PHOTOS: DISTRICT F
Canadian Forces soldiers in the Middle East are far from home and living in tough conditions in an uncertain environment. At any time of year their mission is a tough one, but at Christmas–when family and friends are celebrating the holidays back in Canada–it’s even tougher.
With this in mind, Ontario Command’s District F set itself the task of making this past Christmas a little nicer for as many soldiers as possible. Dubbed Operation Home Fires, the project brought together in a common cause the district’s 55 branches, stretching east of Toronto, from Pickering to Deseronto and north to Haliburton and Bancroft. Together they created 3,000 comfort packages for Canadians serving in overseas operations, primarily Afghanistan, in time for delivery during the Christmas period.
The packages contained anything and everything the soldiers could want from deodorant to food items to letters of support.
The idea for the project came up at district convention in 2006 and it received unanimous approval. The effort was co-ordinated between a special committee based out of Whitby Branch and the Canadian Forces Personnel Support Agency (CFPSA) to ensure that all military protocols and security issues were followed.
“We were the only organization that CFSPA approved for shipment by the Forces,” said Mary Ann Goheen, District F public relations officer.
As the project gathered steam, however, it moved beyond the Legion. Private individuals, schools and businesses of all sizes pitched in to help where they could, whether it was donating goods and services or writing letters. Hundreds of schoolchildren signed paper banners and made cards or pictures to decorate mess halls and personal areas.
Now, quite a few months after Christmas, it is clear that Operation Home Fires was a strong success. And that’s not just an opinion because, as Goheen said, “you only have to read some of the letters from the troops to feel their appreciation.”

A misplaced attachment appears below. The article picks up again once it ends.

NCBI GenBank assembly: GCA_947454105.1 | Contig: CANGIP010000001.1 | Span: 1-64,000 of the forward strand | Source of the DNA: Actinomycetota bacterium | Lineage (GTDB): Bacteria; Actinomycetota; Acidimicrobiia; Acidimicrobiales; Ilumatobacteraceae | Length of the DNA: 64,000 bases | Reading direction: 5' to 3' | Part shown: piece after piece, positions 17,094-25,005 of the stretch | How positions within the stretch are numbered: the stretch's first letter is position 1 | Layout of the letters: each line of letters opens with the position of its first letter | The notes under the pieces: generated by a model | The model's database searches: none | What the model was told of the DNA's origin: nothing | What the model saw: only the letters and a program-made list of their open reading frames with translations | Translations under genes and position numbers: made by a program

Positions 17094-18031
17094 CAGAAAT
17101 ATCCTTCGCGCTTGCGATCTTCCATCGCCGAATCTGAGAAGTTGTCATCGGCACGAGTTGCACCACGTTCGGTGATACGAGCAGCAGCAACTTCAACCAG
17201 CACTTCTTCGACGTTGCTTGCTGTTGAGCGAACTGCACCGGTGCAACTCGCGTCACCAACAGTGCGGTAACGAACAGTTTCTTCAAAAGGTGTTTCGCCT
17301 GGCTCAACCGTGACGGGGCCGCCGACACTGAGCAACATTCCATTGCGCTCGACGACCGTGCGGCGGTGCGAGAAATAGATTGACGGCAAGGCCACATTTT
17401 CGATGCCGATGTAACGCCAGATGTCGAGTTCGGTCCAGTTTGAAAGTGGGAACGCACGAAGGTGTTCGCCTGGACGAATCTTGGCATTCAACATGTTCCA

And these letters, or at least a small sample of them, are worth reading.
“Hopefully you are having a white Christmas back in Ontario, because I am not counting on one out here,” wrote Marshall Gerbrandt, a sailor on Her Majesty’s Canadian Ship Ottawa in the Arabian Gulf. “Aside from the lack of snow, all is great at sea. Although we may not be slicing the turkey at home, or decorating our houses, we have made the ship our home this year; by decorating various spaces, and serving up a traditional Christmas dinner. Thank you, and the many members of your Legion who have taken the time to send us a care package. Receiving gifts from you and various other organizations back home has raised the morale of the crew. Although being away from home at any point in time is difficult, Christmas time is especially hard. Everything that you have sent, from the playing cards to the Fisherman’s Friends has lifted the spirits of each and every one of us.”
“I would like to thank everyone for making our Christmas here in Kandahar a very merry one,” wrote Corporal J.E. Walter. “It’s strange how things work, but I never thought of myself as a Legion-type person, probably because I never thought I would feel the way I do today, but after being through the last five months and experiencing what I have, I look at things a little differently now. I am committed to making myself aware of my Legion and showing a presence at the branch in Owen Sound when I return.”
“Thanks for the great gift that was dropped on my desk this morning. It is New Year’s Eve here and it was a most welcome package,” wrote Major A.J.L. Troisfontaines from Kandahar. “In my 22 years in the military, this is without question the best little care package that I have ever received–you must have read my mind because I need and want every one of the items included (especially the deodorant). Thanks for taking the time to boost our spirits out here during the holiday season.”
As for the organizers and Legionnaires of District F, they say they’ve only just begun. “Operation Home Fires is not a one-time shot in the dark. It is a Legion project that will continue, and be a reminder to Canadian troops abroad that they are not forgotten,” said Goheen.